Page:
Send my bones to Tibei, where the Shikei are skilled and their blades are sharp.Tibei is a small town in the Outer Shell that snakes along a modest river. The dead outnumber the living in Tibei, with ossuariers and Shikei shrines as common as houses in this town of bones.
Tibei stretches out along a mile of the river from which it draws its names, with the largest concentration of homes around the lake at the rivers end. The tunnels around Tibei form an unusual honeycomb and many of these are used to house the shrines and bones of the dead. The poor and the indentured live further from the lake and work in caves some distance away from the town itself, where fertile soil or veins of ore might have been found. Shrines dot the river, illuminated by Ahi bug lanterns or fires. The wealthy and powerful live around the lake, while a modest stretch of the river have been set aside to house visitors, travelers and pilgrims.
Tibei is an old town. Some of the caves are ancient beyond reckoning and what they were have been long since forgotten. Not all the tomb-tunnels end in reverent shrines to the dead: in some grave-pits, the bones show jagged cuts that hint of a different purpose.
Tibei is a city of tombs, famous for its ossuariers and its Shikei. It has been called a Shrine-town, and the description is apt. The wealthy and powerful vie for a chance to have their skulls interred into Tibeis famous shrines once they have passed while the faithful poor hope their bones can make the foundation of another great ossuary. The tunnels around Tibei hold countless shrines and a great deal of grave pits. Not all who reach Tibei end their rest the way they may have intended.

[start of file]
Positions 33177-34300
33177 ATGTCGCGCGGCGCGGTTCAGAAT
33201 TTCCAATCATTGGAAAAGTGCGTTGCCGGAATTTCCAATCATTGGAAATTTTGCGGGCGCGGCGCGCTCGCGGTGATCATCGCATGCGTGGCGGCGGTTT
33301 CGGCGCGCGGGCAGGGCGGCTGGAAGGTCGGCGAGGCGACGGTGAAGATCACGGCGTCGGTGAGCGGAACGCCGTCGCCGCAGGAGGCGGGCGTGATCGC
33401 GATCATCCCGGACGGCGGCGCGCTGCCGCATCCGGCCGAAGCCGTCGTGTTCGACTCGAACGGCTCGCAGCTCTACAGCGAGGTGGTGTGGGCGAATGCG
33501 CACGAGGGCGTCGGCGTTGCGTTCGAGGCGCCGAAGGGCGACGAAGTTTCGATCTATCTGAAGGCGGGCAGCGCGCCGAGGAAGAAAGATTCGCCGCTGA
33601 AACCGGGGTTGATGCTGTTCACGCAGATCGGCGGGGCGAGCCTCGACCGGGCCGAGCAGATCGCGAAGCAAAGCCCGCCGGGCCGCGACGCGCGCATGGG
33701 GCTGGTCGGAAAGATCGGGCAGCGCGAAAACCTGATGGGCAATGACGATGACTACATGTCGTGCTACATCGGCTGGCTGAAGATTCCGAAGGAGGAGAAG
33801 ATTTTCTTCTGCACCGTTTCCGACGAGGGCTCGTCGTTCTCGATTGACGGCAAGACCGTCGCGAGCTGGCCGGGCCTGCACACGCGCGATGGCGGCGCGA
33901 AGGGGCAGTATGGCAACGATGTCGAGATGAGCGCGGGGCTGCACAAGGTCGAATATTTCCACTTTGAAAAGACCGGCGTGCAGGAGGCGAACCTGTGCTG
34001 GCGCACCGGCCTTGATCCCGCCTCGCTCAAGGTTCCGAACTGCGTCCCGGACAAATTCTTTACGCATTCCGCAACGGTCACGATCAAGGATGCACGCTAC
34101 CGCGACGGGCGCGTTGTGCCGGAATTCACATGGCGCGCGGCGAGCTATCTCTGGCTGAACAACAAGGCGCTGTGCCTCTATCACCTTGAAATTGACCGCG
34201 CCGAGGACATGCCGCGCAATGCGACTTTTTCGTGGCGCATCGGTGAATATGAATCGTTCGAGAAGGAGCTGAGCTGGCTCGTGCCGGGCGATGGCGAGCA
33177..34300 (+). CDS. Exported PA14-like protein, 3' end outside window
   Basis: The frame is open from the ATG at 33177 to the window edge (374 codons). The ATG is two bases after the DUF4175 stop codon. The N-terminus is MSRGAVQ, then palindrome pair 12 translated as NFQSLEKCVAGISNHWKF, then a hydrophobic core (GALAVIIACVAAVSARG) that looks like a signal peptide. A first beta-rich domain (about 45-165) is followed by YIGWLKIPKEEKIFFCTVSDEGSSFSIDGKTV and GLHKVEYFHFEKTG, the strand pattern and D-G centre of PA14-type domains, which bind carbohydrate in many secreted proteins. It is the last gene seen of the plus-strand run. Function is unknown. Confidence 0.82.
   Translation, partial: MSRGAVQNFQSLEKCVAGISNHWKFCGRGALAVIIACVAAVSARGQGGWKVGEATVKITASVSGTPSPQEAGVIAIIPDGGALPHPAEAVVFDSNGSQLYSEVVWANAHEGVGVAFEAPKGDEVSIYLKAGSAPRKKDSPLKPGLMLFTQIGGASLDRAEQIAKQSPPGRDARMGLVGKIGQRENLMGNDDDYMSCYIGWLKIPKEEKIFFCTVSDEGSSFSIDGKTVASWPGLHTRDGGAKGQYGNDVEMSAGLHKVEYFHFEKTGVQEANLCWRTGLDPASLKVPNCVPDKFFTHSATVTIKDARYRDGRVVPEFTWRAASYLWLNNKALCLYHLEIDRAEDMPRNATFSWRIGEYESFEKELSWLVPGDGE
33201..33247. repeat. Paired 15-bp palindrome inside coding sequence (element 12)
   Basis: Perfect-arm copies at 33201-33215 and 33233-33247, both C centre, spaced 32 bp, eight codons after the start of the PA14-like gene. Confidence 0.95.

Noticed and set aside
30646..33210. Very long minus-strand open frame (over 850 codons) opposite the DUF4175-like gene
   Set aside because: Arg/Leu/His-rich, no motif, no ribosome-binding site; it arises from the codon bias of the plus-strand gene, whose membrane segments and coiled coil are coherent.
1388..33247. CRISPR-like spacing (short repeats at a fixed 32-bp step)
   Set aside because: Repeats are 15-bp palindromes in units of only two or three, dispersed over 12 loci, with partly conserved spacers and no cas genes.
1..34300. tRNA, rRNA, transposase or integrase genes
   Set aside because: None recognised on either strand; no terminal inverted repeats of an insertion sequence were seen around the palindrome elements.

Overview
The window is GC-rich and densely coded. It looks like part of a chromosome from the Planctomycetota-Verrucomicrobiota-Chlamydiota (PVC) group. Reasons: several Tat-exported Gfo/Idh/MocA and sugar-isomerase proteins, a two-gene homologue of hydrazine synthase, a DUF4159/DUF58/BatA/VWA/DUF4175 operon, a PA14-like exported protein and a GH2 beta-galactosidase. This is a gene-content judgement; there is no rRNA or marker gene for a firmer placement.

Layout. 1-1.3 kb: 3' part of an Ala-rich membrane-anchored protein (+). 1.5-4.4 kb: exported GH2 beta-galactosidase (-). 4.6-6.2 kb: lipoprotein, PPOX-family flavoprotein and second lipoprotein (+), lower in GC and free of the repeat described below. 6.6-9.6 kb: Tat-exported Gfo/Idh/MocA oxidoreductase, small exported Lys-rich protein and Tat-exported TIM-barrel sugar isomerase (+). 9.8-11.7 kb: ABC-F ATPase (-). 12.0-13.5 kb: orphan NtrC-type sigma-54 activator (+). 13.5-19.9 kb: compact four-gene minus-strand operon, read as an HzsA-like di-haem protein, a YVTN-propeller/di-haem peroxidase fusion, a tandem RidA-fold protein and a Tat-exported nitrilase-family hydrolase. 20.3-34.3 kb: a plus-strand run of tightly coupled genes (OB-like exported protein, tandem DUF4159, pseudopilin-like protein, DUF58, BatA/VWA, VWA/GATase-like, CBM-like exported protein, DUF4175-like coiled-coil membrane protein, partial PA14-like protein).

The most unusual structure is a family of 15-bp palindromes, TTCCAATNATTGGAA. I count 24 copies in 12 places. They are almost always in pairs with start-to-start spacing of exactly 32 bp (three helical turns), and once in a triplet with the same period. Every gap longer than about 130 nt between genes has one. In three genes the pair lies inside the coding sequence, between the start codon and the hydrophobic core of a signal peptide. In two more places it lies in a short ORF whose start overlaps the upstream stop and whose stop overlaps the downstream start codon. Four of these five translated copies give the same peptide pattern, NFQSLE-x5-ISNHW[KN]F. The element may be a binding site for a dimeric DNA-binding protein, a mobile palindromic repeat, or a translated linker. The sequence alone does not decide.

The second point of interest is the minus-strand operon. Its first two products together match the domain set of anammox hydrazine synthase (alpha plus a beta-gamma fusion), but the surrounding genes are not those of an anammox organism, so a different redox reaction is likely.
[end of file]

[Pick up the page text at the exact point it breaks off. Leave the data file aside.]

Much of Tibei's culture is grounded in faith, drawing from the same sort of ancestor worship found in Kharkorp. The dead form a central part in the life of Tibei. Even those who don't really believe know better than to speak against it, for fear of rising the ire of their fellows. Besides that, the folk of Tibei are superstitious but pleasant. They are used to visitors and since they draw so much of their fortune from them, have come to not particularly mind. Outsiders who visit Tibei are likely to find them friendly and helpful, so long as one does not speak ill of the ancestors or mistreat the graves. The wealthy among Tibei sometimes have a more cynical view of this relationship, with some going so far as referring to pilgrims as "skulls" to mock the hopes of faithful visitors.